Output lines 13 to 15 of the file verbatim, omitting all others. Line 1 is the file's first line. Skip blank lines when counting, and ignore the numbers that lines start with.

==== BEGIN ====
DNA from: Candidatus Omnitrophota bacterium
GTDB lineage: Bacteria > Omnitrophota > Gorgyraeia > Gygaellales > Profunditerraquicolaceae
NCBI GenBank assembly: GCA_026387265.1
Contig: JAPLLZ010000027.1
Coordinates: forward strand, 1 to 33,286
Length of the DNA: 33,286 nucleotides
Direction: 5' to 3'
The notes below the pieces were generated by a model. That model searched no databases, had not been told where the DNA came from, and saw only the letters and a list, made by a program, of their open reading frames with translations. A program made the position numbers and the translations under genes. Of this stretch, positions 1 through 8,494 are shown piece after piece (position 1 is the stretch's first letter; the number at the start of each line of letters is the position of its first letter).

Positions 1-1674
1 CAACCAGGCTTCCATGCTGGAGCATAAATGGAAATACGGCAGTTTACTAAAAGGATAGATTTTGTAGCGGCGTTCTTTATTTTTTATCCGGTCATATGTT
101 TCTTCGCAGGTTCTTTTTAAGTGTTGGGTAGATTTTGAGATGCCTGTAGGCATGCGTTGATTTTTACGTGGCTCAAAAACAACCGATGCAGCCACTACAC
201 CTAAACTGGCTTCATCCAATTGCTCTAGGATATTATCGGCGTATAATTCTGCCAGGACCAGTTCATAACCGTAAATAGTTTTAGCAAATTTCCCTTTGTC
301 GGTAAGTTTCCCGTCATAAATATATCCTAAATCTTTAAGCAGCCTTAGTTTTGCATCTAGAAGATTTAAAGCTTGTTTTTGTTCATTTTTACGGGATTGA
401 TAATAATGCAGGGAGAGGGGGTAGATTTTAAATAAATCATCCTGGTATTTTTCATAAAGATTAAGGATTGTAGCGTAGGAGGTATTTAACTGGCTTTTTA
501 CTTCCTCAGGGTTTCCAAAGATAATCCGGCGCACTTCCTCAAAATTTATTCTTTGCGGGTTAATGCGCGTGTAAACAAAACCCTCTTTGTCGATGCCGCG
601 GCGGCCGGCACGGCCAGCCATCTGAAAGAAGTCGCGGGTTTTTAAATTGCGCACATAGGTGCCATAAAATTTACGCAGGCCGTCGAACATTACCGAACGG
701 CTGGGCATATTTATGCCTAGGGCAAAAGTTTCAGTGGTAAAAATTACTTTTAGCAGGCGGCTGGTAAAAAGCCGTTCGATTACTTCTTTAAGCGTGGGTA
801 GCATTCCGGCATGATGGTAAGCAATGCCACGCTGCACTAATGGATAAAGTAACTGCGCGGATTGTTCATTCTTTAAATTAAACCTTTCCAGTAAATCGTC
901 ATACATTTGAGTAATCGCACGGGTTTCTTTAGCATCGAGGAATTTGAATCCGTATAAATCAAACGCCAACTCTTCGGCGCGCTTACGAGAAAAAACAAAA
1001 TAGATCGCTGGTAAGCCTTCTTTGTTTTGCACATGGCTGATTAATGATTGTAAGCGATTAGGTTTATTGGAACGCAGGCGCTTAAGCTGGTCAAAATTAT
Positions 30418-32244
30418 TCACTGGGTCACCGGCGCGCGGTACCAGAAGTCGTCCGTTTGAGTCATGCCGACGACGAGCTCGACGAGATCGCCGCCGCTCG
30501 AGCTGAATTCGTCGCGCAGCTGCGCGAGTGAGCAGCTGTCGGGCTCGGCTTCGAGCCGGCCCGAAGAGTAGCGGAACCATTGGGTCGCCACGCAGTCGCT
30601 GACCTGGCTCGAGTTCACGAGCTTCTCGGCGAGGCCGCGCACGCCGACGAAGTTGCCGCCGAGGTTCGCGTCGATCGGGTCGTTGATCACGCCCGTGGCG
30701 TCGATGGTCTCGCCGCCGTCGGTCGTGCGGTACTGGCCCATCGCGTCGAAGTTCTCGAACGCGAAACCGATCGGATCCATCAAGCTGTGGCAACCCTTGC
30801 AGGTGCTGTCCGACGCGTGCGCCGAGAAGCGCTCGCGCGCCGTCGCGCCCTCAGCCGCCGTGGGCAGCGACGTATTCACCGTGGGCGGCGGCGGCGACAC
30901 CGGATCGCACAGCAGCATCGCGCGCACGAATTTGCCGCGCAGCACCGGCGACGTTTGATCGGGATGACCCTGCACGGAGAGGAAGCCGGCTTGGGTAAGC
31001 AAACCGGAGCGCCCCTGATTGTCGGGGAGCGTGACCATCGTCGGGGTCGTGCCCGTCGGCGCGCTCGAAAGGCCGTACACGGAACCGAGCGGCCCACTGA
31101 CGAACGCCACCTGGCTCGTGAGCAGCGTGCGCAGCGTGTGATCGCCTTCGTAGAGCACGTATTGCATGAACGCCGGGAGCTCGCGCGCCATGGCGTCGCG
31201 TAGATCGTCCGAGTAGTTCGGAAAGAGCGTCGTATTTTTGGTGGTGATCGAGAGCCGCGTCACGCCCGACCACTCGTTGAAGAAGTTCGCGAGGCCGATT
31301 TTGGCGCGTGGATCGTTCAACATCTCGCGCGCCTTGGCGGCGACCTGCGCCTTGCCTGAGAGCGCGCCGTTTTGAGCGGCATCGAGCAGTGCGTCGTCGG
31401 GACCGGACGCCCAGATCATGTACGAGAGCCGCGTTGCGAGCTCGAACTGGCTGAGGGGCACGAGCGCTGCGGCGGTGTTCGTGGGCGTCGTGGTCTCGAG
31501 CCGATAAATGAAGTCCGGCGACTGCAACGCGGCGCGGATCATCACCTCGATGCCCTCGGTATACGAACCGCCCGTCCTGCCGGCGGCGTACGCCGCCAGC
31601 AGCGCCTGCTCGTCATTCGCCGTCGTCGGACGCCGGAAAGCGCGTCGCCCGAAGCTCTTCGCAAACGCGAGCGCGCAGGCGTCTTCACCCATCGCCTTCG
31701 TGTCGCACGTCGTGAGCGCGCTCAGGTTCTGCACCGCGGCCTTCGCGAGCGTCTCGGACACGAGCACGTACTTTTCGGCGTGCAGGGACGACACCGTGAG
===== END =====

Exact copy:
301 GGTAAGTTTCCCGTCATAAATATATCCTAAATCTTTAAGCAGCCTTAGTTTTGCATCTAGAAGATTTAAAGCTTGTTTTTGTTCATTTTTACGGGATTGA
401 TAATAATGCAGGGAGAGGGGGTAGATTTTAAATAAATCATCCTGGTATTTTTCATAAAGATTAAGGATTGTAGCGTAGGAGGTATTTAACTGGCTTTTTA
501 CTTCCTCAGGGTTTCCAAAGATAATCCGGCGCACTTCCTCAAAATTTATTCTTTGCGGGTTAATGCGCGTGTAAACAAAACCCTCTTTGTCGATGCCGCG